You often hear the phrase, treated like dogs, with some implication that the treatment is cruel. In many instances, companion animals and wild animals are not treated with the same dignity and respect as humans – however, in one main area they receive treatment that is far more compassionate than that received by humans.
The reason this came to mind for me begins about half a year ago. We were given a cat named Harry who used to live on the streets in Henderson and had since been rescued and needed a home. We welcomed him in, and loved his quirky character and energy. About two months after he moved in, we found out he had severe, chronic kidney disease.
After moving on from this very sad news we brought him home with a bag of IV fluids, an IV and some needles and began three months of (nearly) twice daily sub-cutaneous fluids. This served him very well and he lived an almost typical cat-life of sitting in the sun, stalking birds and climbing trees.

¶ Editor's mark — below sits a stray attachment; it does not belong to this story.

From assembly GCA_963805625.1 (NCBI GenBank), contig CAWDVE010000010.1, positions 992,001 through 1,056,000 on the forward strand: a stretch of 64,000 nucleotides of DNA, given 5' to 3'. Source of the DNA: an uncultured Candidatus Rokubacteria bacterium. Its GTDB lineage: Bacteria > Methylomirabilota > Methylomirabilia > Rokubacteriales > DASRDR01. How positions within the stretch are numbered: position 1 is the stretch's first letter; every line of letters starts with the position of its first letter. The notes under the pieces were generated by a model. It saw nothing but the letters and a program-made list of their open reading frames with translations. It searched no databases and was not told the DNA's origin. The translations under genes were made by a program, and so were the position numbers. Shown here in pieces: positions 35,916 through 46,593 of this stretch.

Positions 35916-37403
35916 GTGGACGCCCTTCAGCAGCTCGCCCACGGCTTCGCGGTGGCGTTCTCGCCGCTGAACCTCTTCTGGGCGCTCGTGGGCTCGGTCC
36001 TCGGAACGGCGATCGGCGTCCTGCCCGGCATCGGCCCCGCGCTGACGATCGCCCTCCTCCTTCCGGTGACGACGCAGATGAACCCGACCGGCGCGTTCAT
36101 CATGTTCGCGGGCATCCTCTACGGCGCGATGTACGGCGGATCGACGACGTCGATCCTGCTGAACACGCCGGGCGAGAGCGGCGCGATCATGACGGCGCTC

Unfortunately, three months later within the space of a few days his condition plummeted. He became gaunt, lost his appetite, wouldn’t keep food down and seemed away with the cat-fairies. The day we took him for his last visit to the vet he had trouble standing and appeared to be hallucinating some of the time.
The vet put him down and we watched as Harry fell asleep.
The vet said it was the right time for him to go and everyone I have ever spoken with about pets has agreed that to prolong his life would have been to afflict unnecessary suffering.
An interesting dilemma arises when you consider New Zealand’s stance on euthanasia. Voluntary euthanasia is presently illegal. The main reasoning behind this, in my opinion, must be due to the commonly held view about the sanctity of human life. Some of these ideas are covered in detail in Peter Singer’s book Animal Liberation. But, the inherent paradox is that this suggests the lives of animals are not as important as those of humans, and yet simultaneously that humans should suffer where animals should not.
My view is that everyone has the right to a dignified death. Even though I was incredibly unhappy about Harry’s life being due to end, I was desperate to hasten the trip to the vet to have him put to sleep because of the horrible turn his life had taken. I do not think I would be any more equipped for seeing that happen to a loved one.